Love Letters from the Edge: Meditations for Those Struggling with Brokenness, Trauma, and the Pain of Life, by Shelly Beach and Wanda Sanchez
[Note: This book was provided free of charge by Kregel Book Tours in exchange for an honest review.]
This book is both an attempt to help deal with a massive issue, namely the large percentage of people who have suffered from sexual abuse and other traumatic experiences and who have the resulting struggles with mental health issues (especially depression and PTSD), addictions, and the related suite of problems that result, as well as a part of the problem. Although the authors recognize in the introduction that while about a quarter of women suffer from sexual abuse before the age of 18, about a sixth of all men (myself included) also do. And yet despite the fact that this book recognizes the fact and includes among its excellent references a book from the same publisher about the struggle men face with sexual abuse , this is a book written by, for, and largely about women, despite the fact that men suffer from abuse at similar rates to women despite the huge gulf in books written for men and women about the subject . There is some token recognition of the impact of abuse on men, but nowhere near the amount of depth and focus on the consequences of abuse for men as for women.
That said, this is a book that ought to appeal to its target market, which is Christian women who have suffered from abuse and from its related issues (including problems like abortion, suicide, depression, drug and alcohol addiction, PTSD, which is mentioned many times in this book, insomnia, flashbacks and nightmares, abusive relationships, grace, forgiveness, self-condemnation, cutting, and so on). The material in this book is not for the faint of heart. If you are reading this devotional (which is divided into a 12-week program with weekend projects), you probably have enough of a personal history to be able to relate to the subject material here either on your own behalf or as a way of encouraging a loved one. If a library is full of books like this, it is probably a safe bet that the reader has a dark personal history of trauma and a fervent longing for wholeness and restoration, and this book is a worthy addition to such a library, especially if the reader is female.
In terms of its organization and structure, this book is divided into four sections, the first two of which are four weeks long, and the second two of which are two weeks long each (adding up to twelve chapters, one for each week for the devotional . The first section is called “Heart Cries,” the second “Grieving and Growing,” the third, “Hope and a Future,” and the fourth “Love and Assurance.” After the main section of the book are seven appendices that deal with specific guidance for those suffering from PTSD (which I have endured my entire life, being diagnosed with it at the age of four), general resources for survivors of abuse, and encouraging verses from the Bible. Each of the daily reading sections (five per chapter, and an additional weekend unit) have three sections, and the early ones usually have four (starting with a personal confession from one of the authors about their struggle with brokenness in some fashion, mostly heart-wrenching, including abortions, divorce, forgiving rapists and child molesters, dealing with the suicide of a child—this is not easy material to deal with – as well as having insatiable father hunger and the resulting desire for male attention and affirmation, a subject this book dwells on over and over again in some fashion. In addition, there are three other sections of an imagined but encouraging and loving letter from God offering gracious mercy and hope, a series of topical questions called “Hope on the Edge,” and a brief and passionate prayer called a “Heart Cry.”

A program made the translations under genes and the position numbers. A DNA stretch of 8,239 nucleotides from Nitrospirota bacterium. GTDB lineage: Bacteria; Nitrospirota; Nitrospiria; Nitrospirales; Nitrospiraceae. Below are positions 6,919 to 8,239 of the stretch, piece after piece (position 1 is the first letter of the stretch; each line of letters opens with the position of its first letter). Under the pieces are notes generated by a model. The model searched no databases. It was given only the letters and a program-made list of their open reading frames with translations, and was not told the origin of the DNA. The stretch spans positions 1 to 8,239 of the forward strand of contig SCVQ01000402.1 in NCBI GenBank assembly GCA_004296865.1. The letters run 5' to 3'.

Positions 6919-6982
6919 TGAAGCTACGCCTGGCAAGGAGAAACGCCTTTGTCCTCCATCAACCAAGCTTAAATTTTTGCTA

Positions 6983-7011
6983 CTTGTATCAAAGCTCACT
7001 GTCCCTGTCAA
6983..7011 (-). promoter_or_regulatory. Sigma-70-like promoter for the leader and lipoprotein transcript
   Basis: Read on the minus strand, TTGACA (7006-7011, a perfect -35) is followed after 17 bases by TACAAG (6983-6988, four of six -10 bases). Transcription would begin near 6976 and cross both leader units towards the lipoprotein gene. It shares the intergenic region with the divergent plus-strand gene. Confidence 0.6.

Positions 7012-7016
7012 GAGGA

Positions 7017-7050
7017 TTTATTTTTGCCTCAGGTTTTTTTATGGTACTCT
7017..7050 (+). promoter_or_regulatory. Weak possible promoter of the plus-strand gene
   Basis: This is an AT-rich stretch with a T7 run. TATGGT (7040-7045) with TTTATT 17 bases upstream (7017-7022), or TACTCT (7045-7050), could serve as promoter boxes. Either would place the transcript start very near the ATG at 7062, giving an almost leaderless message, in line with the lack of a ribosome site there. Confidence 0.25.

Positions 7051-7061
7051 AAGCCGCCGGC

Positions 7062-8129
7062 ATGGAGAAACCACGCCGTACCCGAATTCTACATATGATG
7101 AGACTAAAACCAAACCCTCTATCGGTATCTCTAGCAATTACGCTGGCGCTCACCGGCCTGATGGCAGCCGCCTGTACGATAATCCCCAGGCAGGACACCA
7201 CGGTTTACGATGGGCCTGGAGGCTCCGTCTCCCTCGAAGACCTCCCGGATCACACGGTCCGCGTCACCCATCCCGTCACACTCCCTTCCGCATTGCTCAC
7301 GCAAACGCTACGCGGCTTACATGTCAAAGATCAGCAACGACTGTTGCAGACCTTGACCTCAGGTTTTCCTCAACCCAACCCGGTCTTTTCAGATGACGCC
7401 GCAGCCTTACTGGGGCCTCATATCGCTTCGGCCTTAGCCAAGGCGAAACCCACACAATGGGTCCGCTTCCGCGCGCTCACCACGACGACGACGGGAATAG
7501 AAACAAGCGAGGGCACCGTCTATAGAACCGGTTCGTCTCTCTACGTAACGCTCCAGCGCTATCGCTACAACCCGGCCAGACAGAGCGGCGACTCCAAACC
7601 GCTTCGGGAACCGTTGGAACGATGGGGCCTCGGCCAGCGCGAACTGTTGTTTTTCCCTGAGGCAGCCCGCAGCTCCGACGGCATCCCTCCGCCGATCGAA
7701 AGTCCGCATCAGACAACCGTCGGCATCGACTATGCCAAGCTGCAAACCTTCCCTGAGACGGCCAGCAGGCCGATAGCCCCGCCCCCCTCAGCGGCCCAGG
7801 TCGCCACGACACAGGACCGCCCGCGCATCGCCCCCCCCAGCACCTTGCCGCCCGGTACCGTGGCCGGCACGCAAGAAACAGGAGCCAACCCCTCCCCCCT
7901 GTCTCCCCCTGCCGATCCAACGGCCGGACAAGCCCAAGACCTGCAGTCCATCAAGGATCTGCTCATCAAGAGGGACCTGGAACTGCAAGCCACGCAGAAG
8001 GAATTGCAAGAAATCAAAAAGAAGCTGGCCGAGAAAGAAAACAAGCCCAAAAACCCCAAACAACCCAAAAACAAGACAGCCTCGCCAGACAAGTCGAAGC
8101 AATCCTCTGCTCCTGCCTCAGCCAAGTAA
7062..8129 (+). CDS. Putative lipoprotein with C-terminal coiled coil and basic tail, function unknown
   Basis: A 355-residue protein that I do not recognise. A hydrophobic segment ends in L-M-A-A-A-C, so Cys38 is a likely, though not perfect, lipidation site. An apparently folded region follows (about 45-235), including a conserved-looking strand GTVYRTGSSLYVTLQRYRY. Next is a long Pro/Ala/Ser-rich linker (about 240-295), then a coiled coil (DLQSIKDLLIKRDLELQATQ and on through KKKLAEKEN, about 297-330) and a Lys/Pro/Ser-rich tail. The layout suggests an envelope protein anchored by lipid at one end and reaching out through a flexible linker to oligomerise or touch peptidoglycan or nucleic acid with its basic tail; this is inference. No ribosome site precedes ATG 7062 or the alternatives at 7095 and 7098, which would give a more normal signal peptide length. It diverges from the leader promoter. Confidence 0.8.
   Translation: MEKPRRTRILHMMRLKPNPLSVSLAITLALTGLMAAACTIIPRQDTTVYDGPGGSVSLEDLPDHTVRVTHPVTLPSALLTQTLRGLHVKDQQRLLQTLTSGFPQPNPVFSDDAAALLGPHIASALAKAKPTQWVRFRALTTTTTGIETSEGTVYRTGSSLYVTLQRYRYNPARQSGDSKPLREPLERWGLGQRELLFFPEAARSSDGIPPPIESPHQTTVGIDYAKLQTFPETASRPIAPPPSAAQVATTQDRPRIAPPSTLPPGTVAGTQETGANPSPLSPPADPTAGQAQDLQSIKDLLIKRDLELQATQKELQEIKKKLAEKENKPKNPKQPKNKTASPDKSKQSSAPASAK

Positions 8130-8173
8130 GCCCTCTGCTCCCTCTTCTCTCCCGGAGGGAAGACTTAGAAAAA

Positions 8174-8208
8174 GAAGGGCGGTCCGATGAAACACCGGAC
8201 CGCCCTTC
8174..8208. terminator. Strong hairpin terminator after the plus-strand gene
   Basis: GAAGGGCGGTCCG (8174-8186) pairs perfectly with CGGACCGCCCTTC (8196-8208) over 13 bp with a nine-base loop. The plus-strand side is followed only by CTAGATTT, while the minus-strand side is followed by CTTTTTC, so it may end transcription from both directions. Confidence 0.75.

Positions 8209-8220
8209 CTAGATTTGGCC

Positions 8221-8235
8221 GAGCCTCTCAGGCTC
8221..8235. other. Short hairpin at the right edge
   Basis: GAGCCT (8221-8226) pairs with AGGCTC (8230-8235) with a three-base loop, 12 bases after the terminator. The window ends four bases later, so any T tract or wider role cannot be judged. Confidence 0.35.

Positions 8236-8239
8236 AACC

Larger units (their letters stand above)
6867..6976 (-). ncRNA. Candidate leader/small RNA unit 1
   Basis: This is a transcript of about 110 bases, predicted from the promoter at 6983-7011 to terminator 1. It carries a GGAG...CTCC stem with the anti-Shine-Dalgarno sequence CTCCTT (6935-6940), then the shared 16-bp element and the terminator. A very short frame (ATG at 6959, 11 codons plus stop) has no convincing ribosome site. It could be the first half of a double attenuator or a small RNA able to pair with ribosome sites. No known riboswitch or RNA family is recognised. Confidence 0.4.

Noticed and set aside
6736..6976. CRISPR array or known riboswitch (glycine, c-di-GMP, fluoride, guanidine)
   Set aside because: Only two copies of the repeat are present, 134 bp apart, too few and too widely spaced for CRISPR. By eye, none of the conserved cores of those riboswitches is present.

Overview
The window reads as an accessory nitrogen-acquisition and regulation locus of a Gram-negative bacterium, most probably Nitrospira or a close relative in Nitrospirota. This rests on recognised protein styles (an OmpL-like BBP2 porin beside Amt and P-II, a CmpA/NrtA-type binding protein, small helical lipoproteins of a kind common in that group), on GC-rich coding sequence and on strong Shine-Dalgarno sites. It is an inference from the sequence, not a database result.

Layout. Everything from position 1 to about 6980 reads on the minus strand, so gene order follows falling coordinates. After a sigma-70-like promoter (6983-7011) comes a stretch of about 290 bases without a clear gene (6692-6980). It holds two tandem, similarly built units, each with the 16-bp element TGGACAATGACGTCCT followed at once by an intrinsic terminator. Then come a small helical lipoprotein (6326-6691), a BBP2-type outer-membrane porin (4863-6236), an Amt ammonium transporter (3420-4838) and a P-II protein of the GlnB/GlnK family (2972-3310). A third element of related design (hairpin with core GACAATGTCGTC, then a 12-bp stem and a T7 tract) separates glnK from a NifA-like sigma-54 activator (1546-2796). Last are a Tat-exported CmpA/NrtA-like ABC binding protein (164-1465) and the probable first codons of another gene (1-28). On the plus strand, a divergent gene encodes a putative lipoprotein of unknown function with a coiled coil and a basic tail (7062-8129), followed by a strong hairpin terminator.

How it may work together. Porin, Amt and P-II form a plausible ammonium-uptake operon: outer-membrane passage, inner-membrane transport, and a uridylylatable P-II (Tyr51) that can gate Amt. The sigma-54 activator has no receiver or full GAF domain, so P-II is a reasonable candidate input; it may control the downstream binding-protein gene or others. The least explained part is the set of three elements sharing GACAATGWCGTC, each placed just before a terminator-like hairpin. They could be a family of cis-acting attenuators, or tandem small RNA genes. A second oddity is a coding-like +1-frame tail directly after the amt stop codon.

Despite the serious and unpleasant material that this book deals with, it is ultimately a book about love and encouragement. The love letters referred to in the title are about sixty love letters that represent the internal voice of a loving heavenly Father that the authors write in as a way of providing positive self-talk for readers (presumably mostly women) who need to be reminded not to trust our feelings when it comes to knowing our worth in the eyes of God, and who need to be comforted over the uneven progress and occasional regress that results from the struggle against darkness that takes place within those who have suffered the horrors of abuse. Ultimately, this book is a reminder that the physical and mental health struggles that result from such evil are not evidence of weakness, but are rather the source of surprising strength and compassion that can help us to relate to the undeserved suffering of Jesus Christ and show the same sort of compassion and care for others that we wish for ourselves. As such, this book is an admirable example of a devotional that deals with the darkest of subjects and strives to find within it the light of the Gospel of Christ, a work that should be appreciated by many women, and hopefully at least a few men.
 Nearly all of the books I have seen on the subject of sexual abuse assume that the survivor of abuse has been a woman and deal with the issue accordingly:
 The twelve weeks in the devotional are titled as follows:
Week One: I see you and I know you.
Week Two: I cradle you in my arms.
Week Three: I comfort you.
Week Four: I remember you.
Week Five: I restore you.
Week Six: I bless you with the power to forgive.
Week Seven: I secure you in my love.
Week Eight: I accept you.
Week Nine: I send gifts that renew you.
Week Ten: I bless you with the power to release the past.
Week Eleven: I promise to love you forever.
Week Twelve: I promise you a hope and a future.